The Endless Debate

Channel surfing the other day, I became aware of the controversy sparked by Tom Cruise and Brooke Shields. Brooke Shields has recently written a book on how pharmaceuticals saved her life from severe post-partum depression. She was at a point almost dangerous to the life of her child and her own life. Tom Cruise, on the other hand, is going on the circuit claiming that drugs are over-prescribed, that life style changes, nutrition and exercise are all that are necessary for the treatment of depression. Who is right?

It is obvious that they both are, but only partially. I think it is really important to understand that in our current understanding of reality, we have to really start going beyond dualistic thinking.

Is it nature or nurture?
Is it body or mind?
Is it biological organism or environment?
Is the universe particle like or wave like?

These endless debates should come to an end. A single reality differentiates into cognition (how we think), emotions and moods (how we feel), perception, behavior, biological function, environment, social interactions, interactions with natures forces, and personal relationships. They all simultaneously, interdependently co-create each other. More and more, people are understanding that that single reality is consciousness itself, the ground of being. Isn’t it time we made the study of consciousness a discipline in our academic institutions? This way we would not be bound with certitude to a fragmented perspective. We would recognize that there is a role for everything.

Drug treatment, behavioral and cognitive therapy, life style changes and everything that everybody elese is talking about. Why not integrate all these approaches.

Love to hear your thoughts.

Deepak

Why am I depressed?

Q. In the past year, I have been very depressed. I have a good family and job, but my energy is so low I have trouble getting out of bed. Outwardly, I seem fine, but inside I have lost my enthusiasm for life. Please help.

A: Depression is a complex condition with physical, biochemical, emotional and spiritual components. Although the conventional medical model tends to focus on imbalances in neurochemistry, we find that for many people, depression is the consequence of long-standing unresolved emotional issues, often from childhood, but also from later in life. The depletion of psychological energy used to repress accumulated painful feelings translates over time into depression. There are a number of things you can do to awaken your inner pharmacy and regain your enthusiasm and vitality.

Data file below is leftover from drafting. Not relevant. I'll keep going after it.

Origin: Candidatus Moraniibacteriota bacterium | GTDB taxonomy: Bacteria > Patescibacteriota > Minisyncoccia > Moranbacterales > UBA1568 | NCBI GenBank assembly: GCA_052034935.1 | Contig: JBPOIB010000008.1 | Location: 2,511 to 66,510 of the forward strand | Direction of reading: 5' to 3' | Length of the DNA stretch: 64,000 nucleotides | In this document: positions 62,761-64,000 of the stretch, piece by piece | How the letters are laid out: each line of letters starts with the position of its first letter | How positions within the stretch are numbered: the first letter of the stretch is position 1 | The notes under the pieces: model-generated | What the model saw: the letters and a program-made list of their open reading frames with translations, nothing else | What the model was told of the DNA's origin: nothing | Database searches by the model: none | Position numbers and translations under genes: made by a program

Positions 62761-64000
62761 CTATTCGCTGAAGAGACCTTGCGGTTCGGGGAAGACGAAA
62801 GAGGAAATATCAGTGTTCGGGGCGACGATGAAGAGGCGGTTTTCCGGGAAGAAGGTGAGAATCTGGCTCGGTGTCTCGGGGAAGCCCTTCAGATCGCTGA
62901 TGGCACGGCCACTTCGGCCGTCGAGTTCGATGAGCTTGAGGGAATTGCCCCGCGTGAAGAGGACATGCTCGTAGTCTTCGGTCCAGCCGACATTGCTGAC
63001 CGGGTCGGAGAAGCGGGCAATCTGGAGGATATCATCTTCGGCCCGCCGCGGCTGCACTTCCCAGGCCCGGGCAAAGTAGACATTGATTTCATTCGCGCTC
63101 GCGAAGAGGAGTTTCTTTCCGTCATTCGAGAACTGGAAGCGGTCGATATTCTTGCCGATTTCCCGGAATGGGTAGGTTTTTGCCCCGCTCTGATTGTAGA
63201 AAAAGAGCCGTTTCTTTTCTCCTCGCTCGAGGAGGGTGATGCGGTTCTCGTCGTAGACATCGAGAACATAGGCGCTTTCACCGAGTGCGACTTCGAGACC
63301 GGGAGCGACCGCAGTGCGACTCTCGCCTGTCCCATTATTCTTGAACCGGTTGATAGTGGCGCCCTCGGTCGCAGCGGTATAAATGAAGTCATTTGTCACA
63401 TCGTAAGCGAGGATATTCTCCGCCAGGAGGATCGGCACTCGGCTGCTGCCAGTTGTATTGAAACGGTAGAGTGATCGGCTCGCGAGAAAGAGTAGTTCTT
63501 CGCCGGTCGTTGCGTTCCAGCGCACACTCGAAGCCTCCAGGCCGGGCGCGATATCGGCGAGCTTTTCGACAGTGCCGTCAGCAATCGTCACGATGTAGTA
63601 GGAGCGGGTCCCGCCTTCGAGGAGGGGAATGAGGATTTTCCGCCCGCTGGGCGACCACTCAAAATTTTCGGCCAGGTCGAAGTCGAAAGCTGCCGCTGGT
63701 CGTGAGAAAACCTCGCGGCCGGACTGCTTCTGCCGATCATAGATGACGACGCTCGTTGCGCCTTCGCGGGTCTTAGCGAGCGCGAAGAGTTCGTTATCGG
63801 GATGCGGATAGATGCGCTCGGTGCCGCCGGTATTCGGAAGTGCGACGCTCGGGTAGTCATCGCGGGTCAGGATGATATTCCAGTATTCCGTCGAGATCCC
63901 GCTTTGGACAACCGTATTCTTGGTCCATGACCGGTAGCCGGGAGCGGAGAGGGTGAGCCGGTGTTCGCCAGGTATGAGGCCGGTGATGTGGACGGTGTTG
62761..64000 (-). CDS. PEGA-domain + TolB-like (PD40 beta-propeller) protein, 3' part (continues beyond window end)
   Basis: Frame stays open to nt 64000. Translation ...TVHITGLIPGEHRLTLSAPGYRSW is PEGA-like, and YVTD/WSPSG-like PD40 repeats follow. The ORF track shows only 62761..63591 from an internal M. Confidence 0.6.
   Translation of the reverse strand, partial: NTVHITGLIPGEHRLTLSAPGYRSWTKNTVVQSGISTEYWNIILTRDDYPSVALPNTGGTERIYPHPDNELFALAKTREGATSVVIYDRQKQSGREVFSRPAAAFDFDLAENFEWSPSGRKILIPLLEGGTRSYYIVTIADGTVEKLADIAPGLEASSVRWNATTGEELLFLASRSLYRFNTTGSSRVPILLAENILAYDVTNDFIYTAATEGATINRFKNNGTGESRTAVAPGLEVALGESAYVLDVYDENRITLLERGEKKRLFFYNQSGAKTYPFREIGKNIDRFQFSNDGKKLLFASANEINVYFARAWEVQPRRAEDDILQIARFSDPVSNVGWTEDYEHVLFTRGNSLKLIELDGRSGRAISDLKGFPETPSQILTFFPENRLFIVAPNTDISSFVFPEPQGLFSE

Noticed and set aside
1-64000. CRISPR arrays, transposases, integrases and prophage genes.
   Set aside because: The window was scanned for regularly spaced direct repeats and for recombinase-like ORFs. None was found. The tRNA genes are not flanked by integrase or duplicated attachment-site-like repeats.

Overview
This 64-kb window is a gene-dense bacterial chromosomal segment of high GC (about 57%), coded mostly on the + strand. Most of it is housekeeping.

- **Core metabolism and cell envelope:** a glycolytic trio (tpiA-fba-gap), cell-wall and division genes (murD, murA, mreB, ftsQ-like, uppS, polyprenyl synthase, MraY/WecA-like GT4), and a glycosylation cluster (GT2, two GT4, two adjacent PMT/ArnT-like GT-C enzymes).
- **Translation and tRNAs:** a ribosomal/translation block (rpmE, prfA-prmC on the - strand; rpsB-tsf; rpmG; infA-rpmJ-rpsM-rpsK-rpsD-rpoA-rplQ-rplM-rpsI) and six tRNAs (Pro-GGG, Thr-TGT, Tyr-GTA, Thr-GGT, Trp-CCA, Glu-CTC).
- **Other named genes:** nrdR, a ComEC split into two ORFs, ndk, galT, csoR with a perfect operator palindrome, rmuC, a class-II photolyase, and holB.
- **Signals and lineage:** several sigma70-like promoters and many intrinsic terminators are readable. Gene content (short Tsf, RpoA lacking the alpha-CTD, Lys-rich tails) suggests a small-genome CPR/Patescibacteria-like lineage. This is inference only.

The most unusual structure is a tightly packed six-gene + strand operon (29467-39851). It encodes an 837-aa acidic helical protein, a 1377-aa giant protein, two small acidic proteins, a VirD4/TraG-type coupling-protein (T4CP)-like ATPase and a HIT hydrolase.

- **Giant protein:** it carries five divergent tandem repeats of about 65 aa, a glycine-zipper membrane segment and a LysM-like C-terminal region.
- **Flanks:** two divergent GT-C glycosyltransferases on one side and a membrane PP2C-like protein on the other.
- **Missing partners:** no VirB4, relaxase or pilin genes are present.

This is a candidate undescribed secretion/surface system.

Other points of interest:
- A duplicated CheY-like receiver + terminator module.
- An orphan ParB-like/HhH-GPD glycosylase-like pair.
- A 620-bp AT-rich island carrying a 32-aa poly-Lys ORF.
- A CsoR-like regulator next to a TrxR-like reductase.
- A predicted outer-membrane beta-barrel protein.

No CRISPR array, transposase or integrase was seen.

First, I encourage you to learn and practice Primordial Sound Meditation. Meditation is one of the most effective ways to shift your inner reference point from the part of you that is depressed to the witnessing aspect of yourself that is beyond suffering and able to help you begin taking the steps to recovery.

This is an important time to eat in a healthy way by favoring a six tastes diet with fresh organic foods. Although you may not be in the mood for it, it is also helpful to begin some kind of exercise program, including yoga, cardiovascular and strength training activities. Getting your life energy moving will enhance the production of natural mood elevating chemicals.

Look at the emotional issues underlying your condition. Seek out a counselor who can help you see your personal issues from a more expanded framework. If your depression is interfering with your ability to function, a course of anti-depressants may be helpful and will not preclude you from exploring a more holistic approach to deeper emotional healing. We offer a program at the Chopra Center called Healing the Heart, which addresses depression from an Ayurvedic model. This process is designed to identify, mobilize, release, and replenish toxic, life-force inhibiting emoticons with nourishing life-celebrating ones.

There are a few Ayurvedic herbs which may be helpful in depression. I see these as part of a holistic program rather than as a substitute for anti-depressant medications. The most important Ayurvedic herbs to help improve the mind are Ashwagandha (Withania Somnifera) and Brahmi (Centella asiatica or Bacopa moniera.)

Cultivate conscious communication skills so that you are better able to identify and meet your core emotional needs. The confidence that you can cultivate healthy relationships from this point forward will help heal your heart and soul.

How to Approach Religion: Laugh and Laugh Again

The
inability of some religious people to laugh at themselves betrays, I